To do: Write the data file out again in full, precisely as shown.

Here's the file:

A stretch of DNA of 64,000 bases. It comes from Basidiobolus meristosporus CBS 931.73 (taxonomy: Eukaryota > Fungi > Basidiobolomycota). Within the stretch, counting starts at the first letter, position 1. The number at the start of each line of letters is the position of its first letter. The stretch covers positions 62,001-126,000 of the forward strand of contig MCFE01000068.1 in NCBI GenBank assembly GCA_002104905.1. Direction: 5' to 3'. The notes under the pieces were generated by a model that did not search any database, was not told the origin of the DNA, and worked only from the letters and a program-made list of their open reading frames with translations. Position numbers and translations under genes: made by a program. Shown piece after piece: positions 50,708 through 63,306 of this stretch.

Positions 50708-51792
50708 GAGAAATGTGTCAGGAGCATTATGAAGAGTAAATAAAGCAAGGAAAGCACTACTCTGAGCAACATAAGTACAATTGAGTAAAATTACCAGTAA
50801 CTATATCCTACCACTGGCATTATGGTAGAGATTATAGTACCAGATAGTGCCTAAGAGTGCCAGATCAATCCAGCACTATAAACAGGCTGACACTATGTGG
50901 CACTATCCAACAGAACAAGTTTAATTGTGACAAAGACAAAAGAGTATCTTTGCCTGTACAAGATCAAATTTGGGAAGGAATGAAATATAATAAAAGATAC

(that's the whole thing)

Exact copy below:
A stretch of DNA of 64,000 bases. It comes from Basidiobolus meristosporus CBS 931.73 (taxonomy: Eukaryota > Fungi > Basidiobolomycota). Within the stretch, counting starts at the first letter, position 1. The number at the start of each line of letters is the position of its first letter. The stretch covers positions 62,001-126,000 of the forward strand of contig MCFE01000068.1 in NCBI GenBank assembly GCA_002104905.1. Direction: 5' to 3'. The notes under the pieces were generated by a model that did not search any database, was not told the origin of the DNA, and worked only from the letters and a program-made list of their open reading frames with translations. Position numbers and translations under genes: made by a program. Shown piece after piece: positions 50,708 through 63,306 of this stretch.

Positions 50708-51792
50708 GAGAAATGTGTCAGGAGCATTATGAAGAGTAAATAAAGCAAGGAAAGCACTACTCTGAGCAACATAAGTACAATTGAGTAAAATTACCAGTAA
50801 CTATATCCTACCACTGGCATTATGGTAGAGATTATAGTACCAGATAGTGCCTAAGAGTGCCAGATCAATCCAGCACTATAAACAGGCTGACACTATGTGG
50901 CACTATCCAACAGAACAAGTTTAATTGTGACAAAGACAAAAGAGTATCTTTGCCTGTACAAGATCAAATTTGGGAAGGAATGAAATATAATAAAAGATAC